Kylie Andersen froze. A tall man was speed-walking in her direction, staring right at her. The then-University of Minnesota freshman nervously glanced around the campus activities fair, wondering who else this rapidly approaching figure might be after.

“Oh no,” she remembered thinking, seeing no one else. “What’s happening?”

What was happening? Andersen, on her first day at her new school, was being recruited to be a college athlete.

Two and a half years later, Andersen is an accomplished Gophers varsity rower, competing in a sport she knew next to nothing about when Peter Morgan, an assistant coach, approached her that afternoon, pressed a brochure into her hand and swiftly redirected her life’s course.

As bizarre as that story might sound to the traditional sports fan, it’s a fairly typical one in the world of Gophers rowing. While Minnesota does recruit some high schoolers, the majority of the roster is assembled by plucking tall, athletic women from around campus, sending them through a crash course in training and shoving them into boats they quickly learn are called shells. When the Gophers compete in the Big Ten Championships this weekend in Indianapolis, all but nine of the 51 athletes in the seven racing shells will be women who originally walked on to the program.

“We’re looking for misplaced athletes,” said coach Wendy Davis, a Southern California native who previously coached at UCLA and Stanford and trained U.S. National team members. “This is a real athletic campus. And being the only gig in town as far as major universities, we get a ton of men and women who are talented athletes, they just didn’t get the right kind of scholarship. So they come here and they’re looking for something to do.”

In the 15 years since Davis started the Gophers program from scratch, she and her staff have transformed a patchwork roster full of diverse backgrounds and skill sets — the coaches love former swimmers and Nordic skiers for their work ethics and training — into a passionate and motivated team willing to row through rain, snow and fatigue.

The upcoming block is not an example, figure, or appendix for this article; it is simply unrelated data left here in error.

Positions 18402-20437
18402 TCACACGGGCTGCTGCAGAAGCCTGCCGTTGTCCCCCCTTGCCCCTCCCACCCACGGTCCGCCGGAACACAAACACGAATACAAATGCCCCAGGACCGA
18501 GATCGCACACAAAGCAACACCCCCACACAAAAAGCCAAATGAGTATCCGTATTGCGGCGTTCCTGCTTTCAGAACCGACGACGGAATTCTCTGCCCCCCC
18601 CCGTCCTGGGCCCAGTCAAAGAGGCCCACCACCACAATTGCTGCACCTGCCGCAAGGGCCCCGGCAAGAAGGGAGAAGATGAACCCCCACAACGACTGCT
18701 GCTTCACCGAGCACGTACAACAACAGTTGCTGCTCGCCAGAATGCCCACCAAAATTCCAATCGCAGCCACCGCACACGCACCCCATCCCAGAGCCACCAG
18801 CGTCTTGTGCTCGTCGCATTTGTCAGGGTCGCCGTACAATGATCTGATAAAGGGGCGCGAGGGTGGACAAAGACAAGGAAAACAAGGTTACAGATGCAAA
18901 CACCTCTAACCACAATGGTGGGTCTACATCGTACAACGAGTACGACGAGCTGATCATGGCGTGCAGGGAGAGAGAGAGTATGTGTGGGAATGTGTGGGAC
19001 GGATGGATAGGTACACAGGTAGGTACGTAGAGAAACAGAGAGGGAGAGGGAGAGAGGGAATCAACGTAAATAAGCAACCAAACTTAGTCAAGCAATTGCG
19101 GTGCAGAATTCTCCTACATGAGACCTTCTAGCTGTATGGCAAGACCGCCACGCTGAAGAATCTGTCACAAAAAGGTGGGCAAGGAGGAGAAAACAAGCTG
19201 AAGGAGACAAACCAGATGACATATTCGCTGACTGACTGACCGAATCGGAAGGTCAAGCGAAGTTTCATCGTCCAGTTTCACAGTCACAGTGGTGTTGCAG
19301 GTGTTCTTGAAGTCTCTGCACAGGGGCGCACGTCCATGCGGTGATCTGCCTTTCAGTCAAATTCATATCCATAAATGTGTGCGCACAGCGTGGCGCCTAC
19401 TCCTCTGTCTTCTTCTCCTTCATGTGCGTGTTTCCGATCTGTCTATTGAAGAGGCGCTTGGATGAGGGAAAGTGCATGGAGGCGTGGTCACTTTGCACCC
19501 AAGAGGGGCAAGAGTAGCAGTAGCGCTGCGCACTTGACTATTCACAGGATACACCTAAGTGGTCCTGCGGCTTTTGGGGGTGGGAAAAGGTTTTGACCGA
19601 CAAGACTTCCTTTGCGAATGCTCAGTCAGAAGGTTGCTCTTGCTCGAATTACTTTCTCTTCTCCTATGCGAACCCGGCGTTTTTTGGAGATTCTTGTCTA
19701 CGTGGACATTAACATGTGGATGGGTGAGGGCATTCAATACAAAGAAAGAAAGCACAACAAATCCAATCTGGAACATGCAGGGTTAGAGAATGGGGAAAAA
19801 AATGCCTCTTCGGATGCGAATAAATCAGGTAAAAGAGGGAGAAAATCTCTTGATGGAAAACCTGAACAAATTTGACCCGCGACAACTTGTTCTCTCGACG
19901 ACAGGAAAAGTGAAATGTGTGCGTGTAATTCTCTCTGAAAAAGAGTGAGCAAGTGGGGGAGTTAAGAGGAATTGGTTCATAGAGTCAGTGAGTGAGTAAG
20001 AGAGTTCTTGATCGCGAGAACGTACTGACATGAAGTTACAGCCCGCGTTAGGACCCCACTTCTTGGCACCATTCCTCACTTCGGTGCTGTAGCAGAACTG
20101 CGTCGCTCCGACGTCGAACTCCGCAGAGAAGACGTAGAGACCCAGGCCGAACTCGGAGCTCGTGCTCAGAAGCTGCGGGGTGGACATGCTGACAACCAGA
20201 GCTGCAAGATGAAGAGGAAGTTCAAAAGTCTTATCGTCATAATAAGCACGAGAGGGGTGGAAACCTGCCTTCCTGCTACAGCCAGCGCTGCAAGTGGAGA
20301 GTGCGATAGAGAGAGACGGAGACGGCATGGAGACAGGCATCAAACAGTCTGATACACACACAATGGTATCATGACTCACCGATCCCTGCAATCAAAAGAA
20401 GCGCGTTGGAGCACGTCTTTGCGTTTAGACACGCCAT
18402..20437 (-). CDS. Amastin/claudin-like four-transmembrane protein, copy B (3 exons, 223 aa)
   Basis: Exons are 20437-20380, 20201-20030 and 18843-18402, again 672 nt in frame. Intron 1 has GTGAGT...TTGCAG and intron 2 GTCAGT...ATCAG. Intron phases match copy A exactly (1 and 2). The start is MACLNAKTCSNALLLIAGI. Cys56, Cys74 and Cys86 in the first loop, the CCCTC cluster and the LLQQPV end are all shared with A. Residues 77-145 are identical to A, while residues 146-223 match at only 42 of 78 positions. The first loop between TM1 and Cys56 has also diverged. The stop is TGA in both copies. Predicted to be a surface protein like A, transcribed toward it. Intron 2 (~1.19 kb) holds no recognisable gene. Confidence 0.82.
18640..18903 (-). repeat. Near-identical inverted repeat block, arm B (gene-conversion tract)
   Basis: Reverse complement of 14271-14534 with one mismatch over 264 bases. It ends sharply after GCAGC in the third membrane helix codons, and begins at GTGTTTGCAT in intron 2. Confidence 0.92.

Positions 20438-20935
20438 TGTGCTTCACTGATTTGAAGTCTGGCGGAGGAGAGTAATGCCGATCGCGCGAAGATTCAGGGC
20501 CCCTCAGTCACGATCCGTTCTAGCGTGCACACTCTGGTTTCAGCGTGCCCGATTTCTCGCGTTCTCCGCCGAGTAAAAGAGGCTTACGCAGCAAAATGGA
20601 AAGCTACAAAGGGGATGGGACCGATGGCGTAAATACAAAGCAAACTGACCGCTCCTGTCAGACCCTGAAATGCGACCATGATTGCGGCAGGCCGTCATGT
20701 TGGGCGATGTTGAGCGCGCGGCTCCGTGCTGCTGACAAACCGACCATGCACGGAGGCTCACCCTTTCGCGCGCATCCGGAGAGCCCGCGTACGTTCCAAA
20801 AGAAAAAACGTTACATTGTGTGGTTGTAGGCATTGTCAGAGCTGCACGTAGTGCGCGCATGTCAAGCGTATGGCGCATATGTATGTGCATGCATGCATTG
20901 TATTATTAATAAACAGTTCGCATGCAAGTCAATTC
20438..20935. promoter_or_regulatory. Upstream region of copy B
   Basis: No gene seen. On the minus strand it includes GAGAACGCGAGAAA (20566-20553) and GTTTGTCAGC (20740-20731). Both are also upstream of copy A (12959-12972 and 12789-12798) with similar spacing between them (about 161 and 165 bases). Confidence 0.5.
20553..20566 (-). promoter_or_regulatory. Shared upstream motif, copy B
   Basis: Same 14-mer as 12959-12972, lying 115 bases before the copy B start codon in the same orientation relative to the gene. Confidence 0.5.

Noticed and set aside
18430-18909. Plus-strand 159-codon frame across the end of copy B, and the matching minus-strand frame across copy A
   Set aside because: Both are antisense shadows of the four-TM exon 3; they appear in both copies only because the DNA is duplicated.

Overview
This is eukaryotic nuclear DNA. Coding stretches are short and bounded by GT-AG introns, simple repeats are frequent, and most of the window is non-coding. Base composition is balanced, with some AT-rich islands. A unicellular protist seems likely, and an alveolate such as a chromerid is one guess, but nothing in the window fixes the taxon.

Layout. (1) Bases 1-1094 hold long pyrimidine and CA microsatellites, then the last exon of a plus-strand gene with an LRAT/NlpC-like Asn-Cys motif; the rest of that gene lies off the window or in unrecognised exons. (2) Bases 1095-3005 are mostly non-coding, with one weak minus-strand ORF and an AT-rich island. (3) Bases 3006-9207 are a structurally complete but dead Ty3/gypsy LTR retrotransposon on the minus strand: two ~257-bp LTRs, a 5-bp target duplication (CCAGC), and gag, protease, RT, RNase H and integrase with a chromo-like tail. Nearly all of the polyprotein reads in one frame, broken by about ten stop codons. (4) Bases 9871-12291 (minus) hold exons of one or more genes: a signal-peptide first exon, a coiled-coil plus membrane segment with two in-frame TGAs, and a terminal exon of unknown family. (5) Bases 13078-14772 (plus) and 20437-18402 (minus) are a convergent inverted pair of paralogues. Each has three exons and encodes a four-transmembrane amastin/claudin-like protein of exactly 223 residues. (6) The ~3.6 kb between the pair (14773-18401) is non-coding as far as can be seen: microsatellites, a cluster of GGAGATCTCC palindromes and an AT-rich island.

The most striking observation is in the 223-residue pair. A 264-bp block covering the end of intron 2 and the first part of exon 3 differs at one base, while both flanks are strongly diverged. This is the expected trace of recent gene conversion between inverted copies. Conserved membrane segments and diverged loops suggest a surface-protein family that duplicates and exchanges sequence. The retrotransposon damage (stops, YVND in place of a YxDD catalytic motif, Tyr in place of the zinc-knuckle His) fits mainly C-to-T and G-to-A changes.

“I just wanted to stay fit and active,” said Lisa Weeks, a junior who showed up in the fall of her freshman year after seeing the tryout details scribbled in chalk on the sidewalk. “I never envisioned it would take me this way.”

‘Demanding’ challenge

On a pristine April day on the Mississippi, two shells churned beneath the Franklin Avenue bridge, the coxswains’ crooning of the stroke count echoing off the concrete. The 16 rowers moved as one, trying to perfect the motion they were taught when they first arrived. Feet strapped in, they put their oars in the water and slid forward in their seats, as if bending over in a chair. Then, pulling the shafts toward their cores, they straightened their legs — “standing up,” Davis called it.

“The trick,” she said, “is to do it in exact unison.”

Davis, driving a small white motorboat behind the shells, paused and put a blue megaphone to her mouth. “Smooth, now,” she trumpeted to the boats. “Smooth three-quarter pressure, smooth acceleration. That’s better. Think of how you’re going to do it before you do it.”

Every few strokes, one or more of the blades would pull out of the water, change direction and cut back into the river. To the casual observer, it’s a tiny difference, almost impossible to notice. In rowing, the details are everything. Such a mistake could cause a rower to start her stroke slow by 3/100ths of a second, Davis said.

“I know that doesn’t sound like a lot,” she said, “but over six and a half minutes, it’s a major amount of time. That is why we don’t keep up with the blue bloods.”